"To be sure, a law targeting a boycott could implicate free speech under special circumstances. As I observed in my February post and as Profs Koppelman, Volokh, and I acknowledge in our brief, the Arkansas law could implicate the First Amendment if the record contained evidence of censorial motivation on the part of the Arkansas legislature. Suppose that a majority (or a decisive minority) of Arkansas legislators voted for the legislation at issue for the purpose of suppressing the message sent by boycotts of Israel rather than because of what they regarded as the economic impact of boycotts of Israel. That might well violate the First Amendment."

    Mike goes on to say that the law would not implicate 1A "absent such evidence of illicit subjective motive". But it seems to me that we don't need "special circumstances", nor is it necessary for us to peer into the minds or brains of the legislators to find sufficiently probative evidence of the law's real purpose. All we need is the reasoning I've described.

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  14. Professor Lederman says in the comments:

    "I have a hard time believing that the Israel-specific laws at issue here are [designed to suppress a message]. Their principal, and perhaps exclusive, object is to affect Israel's economic well-being, by encouraging business to be done with Israeli concerns."

    That seems like a slight-of-hand that would make it very hard for the O'Brien test to ever have bite. Virtually every restriction on expressive conduct can be recast as having the purpose of preventing the harm that the communicative impact of that expressive conduct seeks to bring about.

    Put another way: what other threat to Israel's economic well-being is addressed by this law other than the threat of people acting to send a message?

    If this law is not designed to suppress a message, then it seems both over-broad and under-inclusive. First, it extracts a piece of speech from people who have no practical ability to affect Israel with their personal conduct (overbreadth). Second, it does not cover purely economic decisions that are not "boycotts" but may ultimately have greater effect on Israel's economic well-being (under-inclusiveness). Third, it has a 20% escape clause (under-inclusiveness).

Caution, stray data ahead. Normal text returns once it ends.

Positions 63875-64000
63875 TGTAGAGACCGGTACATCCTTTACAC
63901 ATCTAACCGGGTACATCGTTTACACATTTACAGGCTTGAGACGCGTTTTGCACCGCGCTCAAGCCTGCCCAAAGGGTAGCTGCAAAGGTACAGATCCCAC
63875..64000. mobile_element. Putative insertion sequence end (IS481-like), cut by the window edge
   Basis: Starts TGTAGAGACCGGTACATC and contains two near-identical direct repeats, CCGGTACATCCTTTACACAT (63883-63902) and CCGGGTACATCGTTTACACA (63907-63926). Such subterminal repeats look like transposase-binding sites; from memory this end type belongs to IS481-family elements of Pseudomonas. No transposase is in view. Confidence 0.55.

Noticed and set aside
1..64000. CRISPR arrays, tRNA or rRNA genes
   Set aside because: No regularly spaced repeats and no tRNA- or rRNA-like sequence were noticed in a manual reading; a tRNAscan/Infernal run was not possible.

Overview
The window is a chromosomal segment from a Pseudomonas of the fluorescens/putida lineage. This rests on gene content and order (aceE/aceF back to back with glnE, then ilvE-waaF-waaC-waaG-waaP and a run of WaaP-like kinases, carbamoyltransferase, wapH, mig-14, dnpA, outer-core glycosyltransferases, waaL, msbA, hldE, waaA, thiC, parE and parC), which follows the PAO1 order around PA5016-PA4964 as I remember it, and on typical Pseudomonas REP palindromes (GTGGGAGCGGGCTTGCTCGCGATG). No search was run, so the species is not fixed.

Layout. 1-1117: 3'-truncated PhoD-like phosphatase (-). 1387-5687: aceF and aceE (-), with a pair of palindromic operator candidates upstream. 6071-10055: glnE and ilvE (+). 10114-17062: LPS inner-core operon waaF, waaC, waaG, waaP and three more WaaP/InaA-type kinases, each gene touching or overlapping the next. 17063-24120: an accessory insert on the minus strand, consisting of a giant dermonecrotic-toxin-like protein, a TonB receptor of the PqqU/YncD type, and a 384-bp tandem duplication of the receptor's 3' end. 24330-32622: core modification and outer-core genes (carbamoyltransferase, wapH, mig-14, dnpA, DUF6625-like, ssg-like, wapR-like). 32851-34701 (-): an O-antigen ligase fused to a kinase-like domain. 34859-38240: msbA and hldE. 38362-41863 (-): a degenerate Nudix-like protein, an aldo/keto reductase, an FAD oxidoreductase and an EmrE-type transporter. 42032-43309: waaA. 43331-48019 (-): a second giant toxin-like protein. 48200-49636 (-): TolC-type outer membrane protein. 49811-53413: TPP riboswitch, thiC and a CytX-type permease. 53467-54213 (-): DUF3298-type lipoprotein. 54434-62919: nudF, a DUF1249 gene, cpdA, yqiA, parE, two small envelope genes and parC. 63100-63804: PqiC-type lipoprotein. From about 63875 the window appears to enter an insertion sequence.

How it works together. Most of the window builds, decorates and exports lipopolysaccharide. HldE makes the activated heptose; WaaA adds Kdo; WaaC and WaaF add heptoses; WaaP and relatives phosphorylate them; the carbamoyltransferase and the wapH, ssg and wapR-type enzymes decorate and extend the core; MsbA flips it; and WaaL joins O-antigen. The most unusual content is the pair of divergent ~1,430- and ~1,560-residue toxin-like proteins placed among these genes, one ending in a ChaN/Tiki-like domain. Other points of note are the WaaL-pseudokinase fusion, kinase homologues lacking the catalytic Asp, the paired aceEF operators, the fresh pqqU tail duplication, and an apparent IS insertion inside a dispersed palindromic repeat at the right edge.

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  15. The law has this provision:

    "a public entity shall not: Enter into a contract with a company to acquire or dispose of services, supplies, information technology, or construction unless the contract includes a written certification that the person or company is not currently engaged in, and agrees for the duration of the contract not to engage in, a boycott of Israel; or

    (2) Engage in boycotts of Israel."

    [there is an exception for those who provide a significant cost reduction or the contract is relatively minor in monetary value]

    Why should "the person" not be engaged in a boycott of Israel? The provision requires a loyalty oath that does not appear to be related to the public contracting involved. Why should a personal decision to boycott be relevant here? And, "boycott" can include expressive boycotts.

    I would be interested to know the need for such a singular provision. What is the economic stakes of the BDS boycott here? I would think that there are a variety of boycotts out there. Why is Israel specifically protected by so many states? I don't think it is merely money but use qualifiers like "seems" since I didn't study the matter closely.

    Such speech + action mechanisms, especially as a form of regulation of government speech, might be allowed. But, I am wary. Appreciate the discussion.

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  16. Mike, you are neglecting a salient point. Many advocates of anti-BDS laws quite reasonably believe that such laws are antisemitic, both in the sense that boycotts of Israel-related entities in the U.S. have a huge and obvious disparate effect on Jews, and because the history of the BDS movement is rife with antisemitism. Thus, your public accommodations point is even stronger than you acknowledge. Regardless of what anyone else thinks, if the Arkansas legislature believes that its anti-BDS law is preventing discrimination against Jews, and that belief is not wholly unreasonably, to invalidate the law on First Amendment grounds would directly be a holding that antidiscrimination laws that prohibit refusal to deal, i.e., all public accommodations and employment discrimination laws.